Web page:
By 1950 the traditional order had reasserted itself, although the cast at short in the junior circuit remained strong. Yankees shortstop Rizzuto won the MVP after hitting .324/.418/.439 while playing his usual strong defense, Junior Stephens hit another 30 home runs for the Red Sox, and Johnny Lipon batted .293 for the Tigers, but the first basemen had been reshuffled and the quality of play at the position improved, while a key player in the shortstop surge, Boudreau, had succumbed to injuries and wasn’t far from an early retirement. Simultaneously, Dropo was having his Rookie of the Year season for the Red Sox, an the Yankees had acquired Mize and were using him in a platoon role where he would pop 25 home runs in only 274 at-bats. The Indians had pulled slugger Luke Easter from the Negro Leagues, and he hit .280/.373/.487 with 28 home runs as a 34-year-old rookie; his career would be brief but memorable. Elsewhere, Eddie Robinson (now with the White Sox) had remembered how to hit, the Browns got excellent work from rookie Don Lenhardt (supplemented by a rebounding Arft), and Vernon hit a survivable .291/.379/.400.

One possible explanation for the subpar population of first sackers at this time is the war. Shortstops were generally little guys, the types who were not going to be prioritized for recruitment into the armed services. In contrast, first basemen, strapping alpha males, were less likely to be rejected on physical grounds. Potentially more young first basemen had their careers aborted by the fight against fascism than did young shortstops. No such explanation is available for the decline in young infielders today (they haven’t been shipped to Afghanistan), so it may be the golden age of shortstops that seemed to begin with Derek Jeter, Nomar Garciaparra, Miguel Tejada, and Alex Rodriguez will peter out with Stephen Drew and Troy Tulowitzki. Bring on the next generation of slugging first basemen and right fielders.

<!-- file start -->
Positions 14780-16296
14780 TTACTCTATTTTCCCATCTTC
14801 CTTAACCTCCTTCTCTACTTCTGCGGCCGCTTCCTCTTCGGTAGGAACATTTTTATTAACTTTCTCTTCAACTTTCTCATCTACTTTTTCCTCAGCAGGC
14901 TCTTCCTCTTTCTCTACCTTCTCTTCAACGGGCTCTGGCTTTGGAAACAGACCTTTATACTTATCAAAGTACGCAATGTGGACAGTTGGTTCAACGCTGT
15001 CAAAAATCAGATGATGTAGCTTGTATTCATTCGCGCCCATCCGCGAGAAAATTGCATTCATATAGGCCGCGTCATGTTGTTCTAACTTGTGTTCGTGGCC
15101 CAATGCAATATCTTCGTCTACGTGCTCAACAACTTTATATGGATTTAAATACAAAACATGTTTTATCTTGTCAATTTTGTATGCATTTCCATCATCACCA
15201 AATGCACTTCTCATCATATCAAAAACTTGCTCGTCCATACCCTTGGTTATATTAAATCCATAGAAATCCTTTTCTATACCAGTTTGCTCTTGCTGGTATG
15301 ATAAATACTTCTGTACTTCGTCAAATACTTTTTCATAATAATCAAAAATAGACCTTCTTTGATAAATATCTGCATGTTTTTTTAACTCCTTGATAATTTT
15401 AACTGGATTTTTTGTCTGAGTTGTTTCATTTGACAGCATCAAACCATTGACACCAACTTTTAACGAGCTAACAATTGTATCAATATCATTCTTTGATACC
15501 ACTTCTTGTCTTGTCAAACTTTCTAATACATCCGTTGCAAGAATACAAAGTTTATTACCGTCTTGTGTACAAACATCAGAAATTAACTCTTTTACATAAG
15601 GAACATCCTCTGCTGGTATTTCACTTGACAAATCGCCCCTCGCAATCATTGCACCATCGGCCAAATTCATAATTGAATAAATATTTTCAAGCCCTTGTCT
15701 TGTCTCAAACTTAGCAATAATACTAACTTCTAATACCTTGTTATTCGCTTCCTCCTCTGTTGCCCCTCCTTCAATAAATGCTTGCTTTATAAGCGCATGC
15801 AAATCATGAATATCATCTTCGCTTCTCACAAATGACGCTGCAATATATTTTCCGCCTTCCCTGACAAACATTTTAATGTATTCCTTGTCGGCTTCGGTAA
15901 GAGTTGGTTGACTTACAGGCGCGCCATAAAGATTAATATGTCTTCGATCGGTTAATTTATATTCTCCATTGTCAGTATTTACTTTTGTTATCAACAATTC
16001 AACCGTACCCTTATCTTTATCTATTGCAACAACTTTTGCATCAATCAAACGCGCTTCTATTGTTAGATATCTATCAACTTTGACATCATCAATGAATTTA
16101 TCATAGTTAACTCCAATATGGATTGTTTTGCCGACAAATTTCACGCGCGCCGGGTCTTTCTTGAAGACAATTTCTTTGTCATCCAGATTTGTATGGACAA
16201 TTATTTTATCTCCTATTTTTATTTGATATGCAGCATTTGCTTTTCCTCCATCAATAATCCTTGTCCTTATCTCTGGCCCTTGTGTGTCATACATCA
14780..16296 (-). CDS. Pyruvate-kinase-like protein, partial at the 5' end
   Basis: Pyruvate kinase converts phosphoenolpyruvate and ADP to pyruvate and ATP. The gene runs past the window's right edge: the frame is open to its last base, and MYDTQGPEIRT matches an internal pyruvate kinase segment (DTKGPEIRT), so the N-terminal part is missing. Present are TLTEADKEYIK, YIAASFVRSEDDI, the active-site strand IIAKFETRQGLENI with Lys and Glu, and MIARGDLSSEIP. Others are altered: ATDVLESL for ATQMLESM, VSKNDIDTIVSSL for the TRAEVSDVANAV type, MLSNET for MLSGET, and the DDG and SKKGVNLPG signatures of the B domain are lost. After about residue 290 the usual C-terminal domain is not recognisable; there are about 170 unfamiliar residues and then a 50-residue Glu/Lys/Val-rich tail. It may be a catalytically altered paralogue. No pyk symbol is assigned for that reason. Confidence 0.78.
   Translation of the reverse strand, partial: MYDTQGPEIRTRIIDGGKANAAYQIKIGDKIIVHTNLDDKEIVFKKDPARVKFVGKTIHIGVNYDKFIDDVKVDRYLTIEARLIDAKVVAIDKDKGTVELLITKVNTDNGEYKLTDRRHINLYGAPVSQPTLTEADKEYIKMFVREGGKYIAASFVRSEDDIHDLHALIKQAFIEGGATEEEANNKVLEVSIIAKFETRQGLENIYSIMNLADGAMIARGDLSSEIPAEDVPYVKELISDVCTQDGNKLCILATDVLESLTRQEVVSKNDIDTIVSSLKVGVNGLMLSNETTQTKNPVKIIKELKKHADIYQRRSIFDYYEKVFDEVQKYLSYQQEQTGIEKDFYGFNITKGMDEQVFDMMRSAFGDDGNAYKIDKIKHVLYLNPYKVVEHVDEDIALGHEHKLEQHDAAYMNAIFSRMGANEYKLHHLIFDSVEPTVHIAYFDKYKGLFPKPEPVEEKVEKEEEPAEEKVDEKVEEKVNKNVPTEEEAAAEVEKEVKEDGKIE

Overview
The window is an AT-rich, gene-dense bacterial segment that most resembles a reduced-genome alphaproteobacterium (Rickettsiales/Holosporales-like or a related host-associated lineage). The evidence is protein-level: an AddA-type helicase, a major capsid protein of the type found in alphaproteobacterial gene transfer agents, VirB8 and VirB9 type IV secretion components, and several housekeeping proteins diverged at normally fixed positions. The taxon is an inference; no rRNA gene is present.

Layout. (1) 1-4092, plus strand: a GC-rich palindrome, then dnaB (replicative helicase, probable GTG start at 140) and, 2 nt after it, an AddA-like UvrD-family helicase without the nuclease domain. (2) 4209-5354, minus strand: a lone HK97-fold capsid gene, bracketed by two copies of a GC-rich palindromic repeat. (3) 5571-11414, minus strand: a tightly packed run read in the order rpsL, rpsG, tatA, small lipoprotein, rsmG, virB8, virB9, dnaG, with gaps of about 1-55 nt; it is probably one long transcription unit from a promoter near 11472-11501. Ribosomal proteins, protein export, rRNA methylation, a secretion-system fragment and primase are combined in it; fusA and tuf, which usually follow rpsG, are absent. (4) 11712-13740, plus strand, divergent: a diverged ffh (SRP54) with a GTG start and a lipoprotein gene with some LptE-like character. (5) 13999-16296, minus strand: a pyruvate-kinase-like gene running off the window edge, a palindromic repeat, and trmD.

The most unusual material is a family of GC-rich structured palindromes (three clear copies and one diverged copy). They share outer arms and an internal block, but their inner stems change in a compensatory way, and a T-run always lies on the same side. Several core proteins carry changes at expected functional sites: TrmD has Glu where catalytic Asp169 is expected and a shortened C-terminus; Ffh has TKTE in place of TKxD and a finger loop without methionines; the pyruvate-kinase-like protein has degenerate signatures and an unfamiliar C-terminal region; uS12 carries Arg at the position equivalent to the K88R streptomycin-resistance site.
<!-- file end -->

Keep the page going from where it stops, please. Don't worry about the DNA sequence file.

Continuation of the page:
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I think that a significant part of the drought perception comes from a lack of innovative thinking. For 20+ years, shortstops were small quick guys who hit singles and maybe stole a few bases, and played defense. The prototypes were Luis Aparacio and Maury Wills. The epitome was Ozzie Smith. Then Earl Weaver sees Cal Ripken and, instead of automatically leaving him at 3B (his original position), makes him a SS. So everyone re-thinks what they want in a SS, and we get A-Rod and company. Everyone decides you must have LH relievers, so we have roster positions spent on LH pitchers who aren't particularly good at getting out either LH or RH hitters. It is not an actual drought in available players. There are more players coming into major league baseball from many more origins than ever before. It is a drought in innovative use of the available resources.